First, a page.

Women's Reproductive Health Research Program (WRHR)
The NIH/NICHD Women's Reproductive Health Research (WRHR) Career Development K12 Award, titled "Duke Women's Reproductive Health Research Scholars," was received in the fall of 2020 by Ob/Gyn Department Chair Matthew Barber, MD, MHS (PI); Evan Myers, MD, MPH (Research Director); and Friederike Jayes, DVM, PhD (Program Coordinator).
The Duke WRHR training program combines cutting-edge research experiences with an innovative and proven career development framework to help develop the next generation of Ob/Gyn clinician-scientists.
Duke joins an impressive NIH/NICHD-funded 15-site network of Ob/Gyn departments across the U.S. Our program will support up to two WRHR early stage faculty at any one time, across six research areas of excellence aligned with departmental and institutional expertise and priorities:
- Reproductive Infectious Disease and Immunology
- Gynecologic Cancer
- Peri-conceptional Wellness and Early Human Development
- Pregnancy and Perinatology
- Pelvic Floor Disorders
- Innovative Research Methods
In addition to the leadership team, a stellar group of mentors with expertise in these areas has been assembled along with an Advisory Committee charged with selecting scholars and monitoring their progress.
First NIH/NICHD WRHR Career Development K12 Award Recipients Announced
Faculty Rebecca Previs, MD, MS (Gynecologic Oncology); and Jonas Swartz, MD, MPH (Women’s Community and Population Health), were named the first Duke WRHR Scholars. Through the WRHR program, the two faculty will have the opportunity to participate in an extensive training program that combines cutting-edge research experiences with an innovative and proven career development framework to help develop the next generation of Ob/Gyn clinician-scientists.
Dr. Previs is a gynecology cancer specialist with a passion for taking care of women who have a diagnosis of ovarian, uterine, cervical, vulvar or vaginal cancer. Her award proposal is titled “Turning ProMisE into Practice: Molecular Classification to Prognosticate Response in Medically Managed Endometrial Cancers.”
Description: Molecular characterization of uterine cancer predicts survival in patients undergoing standard of care surgery, but it has not previously been evaluated in medically managed patients. This study (1) assesses the prognostic value of molecularly characterizing patients with uterine cancer treated with a progestin-secreting intrauterine device (LNG-IUD) in a multi-institutional cohort, and (2) pilots a prospective clinical trial in patients treated with LNG-IUD for uterine cancer to evaluate feasibility of integrating molecular biomarkers.
Dr. Swartz serves as Medical Director of Family Planning and Ryan Program Director in the Division of Women’s Community and Population Health. His award proposal is titled “Barriers to Postpartum Contraceptive Care, Perceived Racial Discrimination and Long-Term Maternal and Infant Health.”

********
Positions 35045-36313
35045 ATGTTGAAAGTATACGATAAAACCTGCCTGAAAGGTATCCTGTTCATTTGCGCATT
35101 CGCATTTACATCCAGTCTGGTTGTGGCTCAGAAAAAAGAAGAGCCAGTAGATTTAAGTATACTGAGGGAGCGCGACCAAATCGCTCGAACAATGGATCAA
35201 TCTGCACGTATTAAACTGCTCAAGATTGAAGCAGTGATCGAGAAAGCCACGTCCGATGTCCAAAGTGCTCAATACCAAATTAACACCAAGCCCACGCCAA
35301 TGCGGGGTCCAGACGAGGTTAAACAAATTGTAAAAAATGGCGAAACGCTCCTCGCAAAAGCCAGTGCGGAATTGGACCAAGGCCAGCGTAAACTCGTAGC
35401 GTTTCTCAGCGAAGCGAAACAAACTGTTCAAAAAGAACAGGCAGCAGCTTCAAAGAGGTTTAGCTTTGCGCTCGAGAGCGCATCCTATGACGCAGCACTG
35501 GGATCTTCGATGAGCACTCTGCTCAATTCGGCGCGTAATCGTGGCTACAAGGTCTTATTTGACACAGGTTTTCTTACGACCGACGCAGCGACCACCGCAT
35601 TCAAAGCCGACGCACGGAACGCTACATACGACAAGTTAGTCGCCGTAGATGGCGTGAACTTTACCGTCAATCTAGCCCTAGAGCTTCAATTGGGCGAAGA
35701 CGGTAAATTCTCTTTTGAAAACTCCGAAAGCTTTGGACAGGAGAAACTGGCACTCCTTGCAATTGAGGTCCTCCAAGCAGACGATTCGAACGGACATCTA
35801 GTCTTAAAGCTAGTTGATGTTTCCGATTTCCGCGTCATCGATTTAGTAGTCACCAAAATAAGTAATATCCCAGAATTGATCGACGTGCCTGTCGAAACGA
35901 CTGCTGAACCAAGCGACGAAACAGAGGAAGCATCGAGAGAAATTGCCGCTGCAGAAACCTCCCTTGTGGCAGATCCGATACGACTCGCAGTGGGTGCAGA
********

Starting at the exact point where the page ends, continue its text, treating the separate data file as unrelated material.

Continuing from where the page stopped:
Description: Better access to postpartum contraception could help mitigate North Carolina’s racial, ethnic and economic disparities in maternal and infant health. Through our three aims, we seek to understand how barriers to postpartum care and contraceptive care, with a focus on perceived racial discrimination, affect health outcomes for women and infants.
Duke’s WRHR Scholars Award was received in the fall of 2020 by Ob/Gyn Department Chair Matthew Barber, MD, MHS (PI); Evan Myers, MD, MPH (Research Director); and Friederike Jayes, DVM, PhD (Program Coordinator). Duke joins an impressive NIH/NICHD-funded 15-site network of Ob/Gyn Departments across the U.S. The program will support up to two WRHR early stage faculty at any one time, across six research areas of excellence aligned with Departmental and institutional expertise and priorities.
The 2021 K12-Women's Health and Career Development Symposium took place virtually on Friday, Feb. 12, from 12 p.m. to 5:15 p.m. Scholars and Mentors from all Career Development programs were invited to attend. Access the agenda here.
This annual symposium is organized by the UNC and Duke/NCCU Building Interdisciplinary Research Careers in Women’s Health (BIRCWH-K12) and Women’s Reproductive Health Research (WRHR-K12) programs. It is just another way the three universities can share resources to nurture the careers of junior faculty at all institutions while bringing fresh perspectives to the field of women’s health.
- Chairs' perspectives: Avoiding Common Pitfalls in Academic Research Careers
- Scholar presentations
- Small group breakouts
- When things don't go as planned
- Managing professional relationships
- Work-life integration
- Leading a research team
- Panel Discussion: The scientific importance of race and racial diversity in research
- Scholar networking